Saturday, 07 January 2017 01:29

Google plans to get India's 51 million SMBs online with 'Digital Unlocked'


Google just took a major step in its years-long efforts to get more businesses in India to come online and grow on the web. 

Google CEO Sundar Pichai today announced Digital Unlocked, an initiative through which the company will facilitate training and certification to assist India's 51 million small and medium businesses — bakeries, apparel stores, grocery shops, what have you — to embrace digital.

Sounds familiar? Google maintains a similar initiative called Digital Garage in the United Kingdom, another called Digital Skills in Africa, and other programs in more than three dozen countries and territories. 

Google has long shown interest in helping Indian small businesses find their way on the web — running campaigns, offering free domains and web hosting — but with Digital Unlocked, it’s taking a leap forward. "Any small business with internet access can sign up," Pichai said at the event.

Google is doing this with getting more government bodies, educational institutions, and other technology companies on board. The Mountain View-giant has partnered with Federation of India for Commerce Federation of Indian Chambers of Commerce & Industry (FICCI), and Indian School of Business, Hyderabad for training enthusiasts and certifying their progress. Google plans to get India's 51 million SMBs online with 'Digital Unlocked'


On Digital Unlocked website, Google is offering training on 23 digital marketing topics including subjects such as explainer on search engine optimization. Google says it will add more topics moving forward. 

The training topics are meant to make people first aware of why they need to be online, and then, help them understand different online services. Video tutorials of how to use emails, use different search engines, making use of search ads, tracking analytics are there in the library, the company said. 

These training sessions are available as videos, which users can watch online as well as through an app called Primer. The website and app also feature quizzes and tests. 

Google says it also has offline centres in India in Haridwar, Chandigarh, Bhuvneshwar, and Jaipur. Through its partnership with FICCI, there are several classroom centres across India that will also offer eight-hour sessions. The company says it will conduct 5,000 workshops across 40 cities in the country over the next three years.

Pichai also announced that the company will release a tool called "My Business" that will allow people to easily create websites. The tool will first debut in India later this year and eventually be made available elsewhere. Google plans to get India's 51 million SMBs online with 'Digital Unlocked'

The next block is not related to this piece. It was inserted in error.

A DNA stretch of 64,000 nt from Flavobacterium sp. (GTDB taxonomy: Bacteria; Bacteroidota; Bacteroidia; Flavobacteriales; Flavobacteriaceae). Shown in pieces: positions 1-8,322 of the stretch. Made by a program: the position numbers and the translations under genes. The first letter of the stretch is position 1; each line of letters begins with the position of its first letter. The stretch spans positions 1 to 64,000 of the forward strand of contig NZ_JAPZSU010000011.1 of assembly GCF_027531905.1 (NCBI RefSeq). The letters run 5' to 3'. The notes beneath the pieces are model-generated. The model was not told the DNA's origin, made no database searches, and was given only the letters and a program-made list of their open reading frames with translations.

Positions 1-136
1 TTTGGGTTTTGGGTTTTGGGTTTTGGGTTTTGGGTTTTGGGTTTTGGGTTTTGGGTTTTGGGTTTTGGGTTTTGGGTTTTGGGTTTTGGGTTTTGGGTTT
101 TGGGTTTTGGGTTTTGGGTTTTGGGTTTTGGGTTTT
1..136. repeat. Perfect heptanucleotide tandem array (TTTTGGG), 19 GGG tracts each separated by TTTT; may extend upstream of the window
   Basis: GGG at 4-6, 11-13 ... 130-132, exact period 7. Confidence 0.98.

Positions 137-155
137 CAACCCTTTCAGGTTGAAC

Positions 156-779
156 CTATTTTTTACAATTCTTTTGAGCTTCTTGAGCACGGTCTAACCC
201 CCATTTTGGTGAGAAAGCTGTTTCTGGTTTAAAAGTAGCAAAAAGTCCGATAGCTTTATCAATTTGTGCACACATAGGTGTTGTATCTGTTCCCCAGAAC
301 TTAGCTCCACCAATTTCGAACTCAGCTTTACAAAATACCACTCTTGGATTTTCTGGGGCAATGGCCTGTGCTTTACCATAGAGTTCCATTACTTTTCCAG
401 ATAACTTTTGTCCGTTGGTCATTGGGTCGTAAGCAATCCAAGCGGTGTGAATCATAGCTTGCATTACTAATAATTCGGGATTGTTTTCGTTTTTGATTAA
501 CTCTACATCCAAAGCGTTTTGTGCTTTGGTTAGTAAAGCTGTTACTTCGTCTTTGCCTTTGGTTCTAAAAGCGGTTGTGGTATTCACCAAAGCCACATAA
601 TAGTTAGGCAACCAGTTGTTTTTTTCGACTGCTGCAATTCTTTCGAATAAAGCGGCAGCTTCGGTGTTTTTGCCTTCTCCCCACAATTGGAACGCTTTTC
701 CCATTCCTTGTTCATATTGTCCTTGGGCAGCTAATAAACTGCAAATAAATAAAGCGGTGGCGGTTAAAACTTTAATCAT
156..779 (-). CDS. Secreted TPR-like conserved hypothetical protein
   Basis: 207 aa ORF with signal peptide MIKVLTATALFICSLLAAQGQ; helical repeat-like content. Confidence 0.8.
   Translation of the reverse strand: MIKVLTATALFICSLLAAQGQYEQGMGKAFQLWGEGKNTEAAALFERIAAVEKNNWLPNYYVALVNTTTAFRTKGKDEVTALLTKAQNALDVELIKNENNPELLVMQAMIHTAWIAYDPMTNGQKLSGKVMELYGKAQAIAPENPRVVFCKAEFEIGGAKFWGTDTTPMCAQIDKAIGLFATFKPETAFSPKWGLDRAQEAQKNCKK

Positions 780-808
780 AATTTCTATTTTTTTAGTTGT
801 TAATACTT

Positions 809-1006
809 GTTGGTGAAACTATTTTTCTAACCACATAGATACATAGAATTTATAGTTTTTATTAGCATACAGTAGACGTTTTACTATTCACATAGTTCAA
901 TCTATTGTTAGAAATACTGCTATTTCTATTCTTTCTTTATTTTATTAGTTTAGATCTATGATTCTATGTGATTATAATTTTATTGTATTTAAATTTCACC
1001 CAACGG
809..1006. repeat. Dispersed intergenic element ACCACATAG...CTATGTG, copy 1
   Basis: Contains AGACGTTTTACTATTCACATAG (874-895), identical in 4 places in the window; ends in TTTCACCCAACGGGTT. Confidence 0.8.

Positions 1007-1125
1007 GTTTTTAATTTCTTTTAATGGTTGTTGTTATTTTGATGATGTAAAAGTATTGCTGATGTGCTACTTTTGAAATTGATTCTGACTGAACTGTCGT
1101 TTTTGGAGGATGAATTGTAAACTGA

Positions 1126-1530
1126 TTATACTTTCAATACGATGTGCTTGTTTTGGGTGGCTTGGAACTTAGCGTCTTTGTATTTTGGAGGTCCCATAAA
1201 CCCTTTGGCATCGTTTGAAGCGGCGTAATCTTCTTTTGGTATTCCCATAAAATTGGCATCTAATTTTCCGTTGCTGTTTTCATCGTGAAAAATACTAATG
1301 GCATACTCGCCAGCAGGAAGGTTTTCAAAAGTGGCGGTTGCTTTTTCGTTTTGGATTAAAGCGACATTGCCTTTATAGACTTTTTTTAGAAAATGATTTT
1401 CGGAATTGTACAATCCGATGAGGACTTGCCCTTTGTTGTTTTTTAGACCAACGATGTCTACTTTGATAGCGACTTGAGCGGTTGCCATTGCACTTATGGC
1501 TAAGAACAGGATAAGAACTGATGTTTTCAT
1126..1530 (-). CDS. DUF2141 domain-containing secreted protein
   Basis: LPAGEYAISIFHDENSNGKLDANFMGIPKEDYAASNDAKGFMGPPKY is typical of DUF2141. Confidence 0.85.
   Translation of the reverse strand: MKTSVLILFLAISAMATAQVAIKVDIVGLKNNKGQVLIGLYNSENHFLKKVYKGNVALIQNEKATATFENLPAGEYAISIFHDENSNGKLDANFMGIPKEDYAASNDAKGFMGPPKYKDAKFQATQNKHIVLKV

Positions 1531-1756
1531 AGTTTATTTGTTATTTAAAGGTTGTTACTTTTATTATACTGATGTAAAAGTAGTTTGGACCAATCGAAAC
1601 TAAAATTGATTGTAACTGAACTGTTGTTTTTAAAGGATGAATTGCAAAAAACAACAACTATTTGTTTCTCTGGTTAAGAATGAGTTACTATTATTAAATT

What it means for small businesses 

A lot, according to Google. "Less than 32 percent of small businesses in India have any sort of web presence," said Rajan Anandan, Vice President, South East Asia and India at the event. 

"A large number of small businesses don't understand why they need to be online," Anandan added, citing a research the company has done with KPMG.  

Several cloud providers are zeroing in on enterprise customers, however the small and medium businesses space is still largely underserved, according to Agatha Poon, Research Director – APAC Services, 451 Research. 

Speaking on the sidelines of the event, Anandan told Mashable India, that the company intends to run campaigns to make more people aware of such programs. When asked how long does the company think it will take to get a substantial number of businesses on the web through Digital Unlocked, Anandan said there's no timeframe per se. 

What it means for Google

Google isn't the only tech giant that has offered its helping hand to get businesses online. Its global competitor Microsoft also has similar programs with the company offering its cloud services to small and medium businesses.

As noble as the intentions are of these companies, volunteering to help out businesses comes with its own perks. For one, they get a stamp of "approval" from the local authorities, which is strategically important, Poon told Mashable India, adding that it plays a pivotal role in accelerating adoption of their respective services in Asian markets. 

And of course, many of these businesses will become their clients, and help Google and Microsoft fight back Amazon Web Services (AWS), which leads the pack at the global level. 

"Microsoft has already earned the trust of thousands of businesses in India. Google is catching up fast.  The company has publicly announced its global expansion plan, including adding another 10 GCP regions (India is one the new regions) to its network through 2017," she added.


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